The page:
Don’t be afraid to keep it really simple. In these 2 examples, they have the Donate now button as more of a text link but it works because everything else is wrapped in boxes of color, making the plain text actually stand out. And don’t forget the power of all caps.
Button It Up
I still love buttons that look like real buttons (or tabs); they can stand completely on their own and it’s really clear that it’s something important to click on. Notice the lack of clutter around the button which helps draw attention in these examples.
I’m a big fan of Donate Now buttons being in the middle of what I call Action Centers – sections either to the right of your main slideshow or on a sidebar directly below – that give people 3-4 commands, things that are imperative with action required.
If you are using your slideshow to help tell your stories (hopefully you are!) then having the donate now button as close as possible to those stories could be key. It’s like having that extra chance to show your stuff before the action is taken. The examples below also show you that you don’t have to have the button on the main menu for it to get noticed.
Trust me when I tell you that no one is going to count how many times you have a Donate Now button on your main page, unless they are weird like me. I’m officially on record as saying that it is PERFECTLY OKAY to remind people more than one time – really it’s not likely they will notice – it’s just another opportunity to catch their eye as they scan the page quickly.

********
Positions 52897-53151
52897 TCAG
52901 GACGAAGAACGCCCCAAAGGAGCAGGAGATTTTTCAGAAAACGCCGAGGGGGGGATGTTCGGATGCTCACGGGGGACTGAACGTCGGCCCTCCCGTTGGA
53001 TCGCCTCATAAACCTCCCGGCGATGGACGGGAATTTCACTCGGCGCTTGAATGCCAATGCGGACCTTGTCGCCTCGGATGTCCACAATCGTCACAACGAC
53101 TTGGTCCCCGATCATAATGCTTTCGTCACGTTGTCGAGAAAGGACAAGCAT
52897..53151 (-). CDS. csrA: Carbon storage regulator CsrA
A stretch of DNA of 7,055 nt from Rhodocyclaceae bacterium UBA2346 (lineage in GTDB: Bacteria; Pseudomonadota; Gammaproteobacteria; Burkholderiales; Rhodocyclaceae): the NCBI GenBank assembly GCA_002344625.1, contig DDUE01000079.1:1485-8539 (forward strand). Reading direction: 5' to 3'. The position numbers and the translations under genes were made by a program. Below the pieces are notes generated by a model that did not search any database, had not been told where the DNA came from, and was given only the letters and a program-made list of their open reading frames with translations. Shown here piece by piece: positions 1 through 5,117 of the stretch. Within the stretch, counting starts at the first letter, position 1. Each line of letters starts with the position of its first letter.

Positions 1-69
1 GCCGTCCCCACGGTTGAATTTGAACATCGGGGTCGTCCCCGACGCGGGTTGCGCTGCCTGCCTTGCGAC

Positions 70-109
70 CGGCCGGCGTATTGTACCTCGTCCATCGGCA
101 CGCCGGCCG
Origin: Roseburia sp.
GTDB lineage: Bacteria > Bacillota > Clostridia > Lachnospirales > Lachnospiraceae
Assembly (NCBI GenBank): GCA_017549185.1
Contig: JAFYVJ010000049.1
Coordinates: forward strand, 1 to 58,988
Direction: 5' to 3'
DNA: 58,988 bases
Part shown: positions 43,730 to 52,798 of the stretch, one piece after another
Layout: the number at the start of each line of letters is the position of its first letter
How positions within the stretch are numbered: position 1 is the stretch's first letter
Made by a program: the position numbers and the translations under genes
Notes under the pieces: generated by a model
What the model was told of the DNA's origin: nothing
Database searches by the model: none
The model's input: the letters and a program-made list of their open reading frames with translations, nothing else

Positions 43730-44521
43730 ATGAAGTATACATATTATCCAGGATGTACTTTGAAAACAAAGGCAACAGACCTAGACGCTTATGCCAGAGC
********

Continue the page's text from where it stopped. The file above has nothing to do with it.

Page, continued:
These examples below have Donate in the menu AND somewhere around their main slideshow / message.
Pizza, Different Pizza
I personally think that if you’re going to put more than one Donate button on the page, that you should switch up the wording. Like “Give Now” vs. “Donate” (the word Give may resonate differently with some people), or just adding more words to make it different from the single word Donate you have in the menu.
Try A/B testing with different text on the donation buttons. See Improving nonprofit online donations through AB Testing
Dare to be Different
I also like the Donate Now button directly below the logo – as long as you’re not competing with a long string of menu items right next to it. I also like the second example which has a minimal menu (so it does not distract) and a front and center Donate – actually Give – area that can’t be missed.
In the 3rd example, I’m wondering if maybe it really IS more prudent to push subscribing to your enewsletter in the prime donate now real estate. You are far more likely to get email addresses from subscribers that you can actually use for more targeted messages to convert them do a donor down the road.
If you think about it, how often does someone just land on your site and gravitate immediately to your donate button? I’ve actually done it – but ONLY because the nonprofit didn’t provide me with one in an email they sent me- how crazy is that? It’s much more likely that you are guiding prospective donors directly to the donation page through your email and other online communications and that someone new to your site will more likely sign up for something before donating.